I have been navigating majority (or all) white spaces for a very long time. Whether it was the tracked gifted and talented classes or my time at university, I’ve always sort of been an outsider. In a state with 96% of its teaching staff being white, choosing teaching was to be no different. Current wisdom and policy advocates ‘if we just get more Black teachers” as our saving grace, but it’s reductive, particularly when we often say something that administrators don’t want to hear.
As such, it is easier to hire someone new than to confront the reality of what this Black teacher might be saying. It is easier to say they’re “just not the right fit” when they refuse to pass students who don’t deserve to pass. The reality is that you love Black teachers until we disagree with you. So, If I leave, feel uncomfortable or excluded, it is not because of my race, but because I’m fundamentally opposed to whatever is being proposed in that setting. This is what being in schools has been like.
OVERCOMING SCHOOL CULTURE
I can believe in my students as much as I want, but when I’m ill-equipped with the tools to be successful, when the administration uses veiled threats about non-contract renewals, when I note that half of my students struggle to read but am answered with “but our graduation rates” we have lost the point. Robert Pondiscio wrote that “we nod in earnest agreement that every child must be held to high expectations and deserve to feel safe … but our practices often reveal something less than a warm embrace of those ideals.” This is my experience.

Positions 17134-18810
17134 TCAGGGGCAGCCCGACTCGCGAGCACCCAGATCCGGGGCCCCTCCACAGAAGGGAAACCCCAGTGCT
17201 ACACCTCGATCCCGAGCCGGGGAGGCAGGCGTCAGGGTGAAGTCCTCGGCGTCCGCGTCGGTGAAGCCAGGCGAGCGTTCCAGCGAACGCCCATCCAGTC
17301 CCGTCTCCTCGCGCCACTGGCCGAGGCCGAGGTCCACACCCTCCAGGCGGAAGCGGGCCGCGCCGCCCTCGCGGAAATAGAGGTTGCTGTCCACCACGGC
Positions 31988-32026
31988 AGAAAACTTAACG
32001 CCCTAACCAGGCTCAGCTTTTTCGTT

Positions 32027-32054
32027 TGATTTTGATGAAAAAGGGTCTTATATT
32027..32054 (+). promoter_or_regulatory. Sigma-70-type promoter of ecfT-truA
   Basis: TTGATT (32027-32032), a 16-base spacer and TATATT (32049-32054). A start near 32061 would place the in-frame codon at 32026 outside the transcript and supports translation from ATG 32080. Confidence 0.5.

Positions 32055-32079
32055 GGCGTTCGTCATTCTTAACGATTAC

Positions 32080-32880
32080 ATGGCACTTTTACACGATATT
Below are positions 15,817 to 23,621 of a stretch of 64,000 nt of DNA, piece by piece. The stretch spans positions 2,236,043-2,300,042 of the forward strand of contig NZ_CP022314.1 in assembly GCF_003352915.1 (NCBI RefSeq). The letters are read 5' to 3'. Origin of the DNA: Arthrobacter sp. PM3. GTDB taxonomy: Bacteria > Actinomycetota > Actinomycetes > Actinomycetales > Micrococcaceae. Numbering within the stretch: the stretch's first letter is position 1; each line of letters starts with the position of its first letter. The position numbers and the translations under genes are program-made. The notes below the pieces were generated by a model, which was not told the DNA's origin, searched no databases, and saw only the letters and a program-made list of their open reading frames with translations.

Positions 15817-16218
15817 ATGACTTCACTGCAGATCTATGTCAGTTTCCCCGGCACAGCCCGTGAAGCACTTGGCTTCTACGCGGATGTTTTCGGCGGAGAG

When you work with people who think so little of the students you teach, when those students look like and come from the same neighborhood as you, it can almost feel like they might have thought the same were you a student in their class 10 years ago. It’s demoralizing, but I can have standards only to the point that the school culture tolerates my standards. Otherwise, I’m the proverbial adversary for administration concerned with graduation rates instead of proficiency and growth, and of students that are used to just getting by. I have felt the crushing weight of mediocrity in a sad and intimate way.
Despite this, I have tried to swim upstream and be the best that I could be. I set my personal professional goals around applying principles of instruction, measure the efficacy of my work based on my “bubble” students (students below grade level that with support, would grow in proficiency) and then would reflect on how to move forward. And when the pandemic hit, I tried to make myself useful still. I asked my online colleagues what I could do for distance learning. I blogged about what was working and wasn’t working. I had a plan, I was prepared, and I was intending that it would work because I had done something that I thought could overcome the school culture. It didn’t.
My “bubble” students couldn’t do the work. My English language learners struggled and I couldn’t help them. There are no turn and talks. No whole group discussions. My checks for understanding go unanswered. All of this on top of the fact that the learning community that I had worked so hard to try to build vanished. Overnight, my professional goals became obsolete.
And here we are 12 months in.
This isn’t to say that I’m not doing teacher things. Yes, I’m grading assignments and providing feedback as they trickle in. Yes, I’m planning lessons and curriculum. Yes, I’m checking in with students. But I can’t teach literature to a sea of silent black boxes. I can’t pretend that what I’m doing is anything more than what it is—I haven’t felt like a teacher for the better part of a year.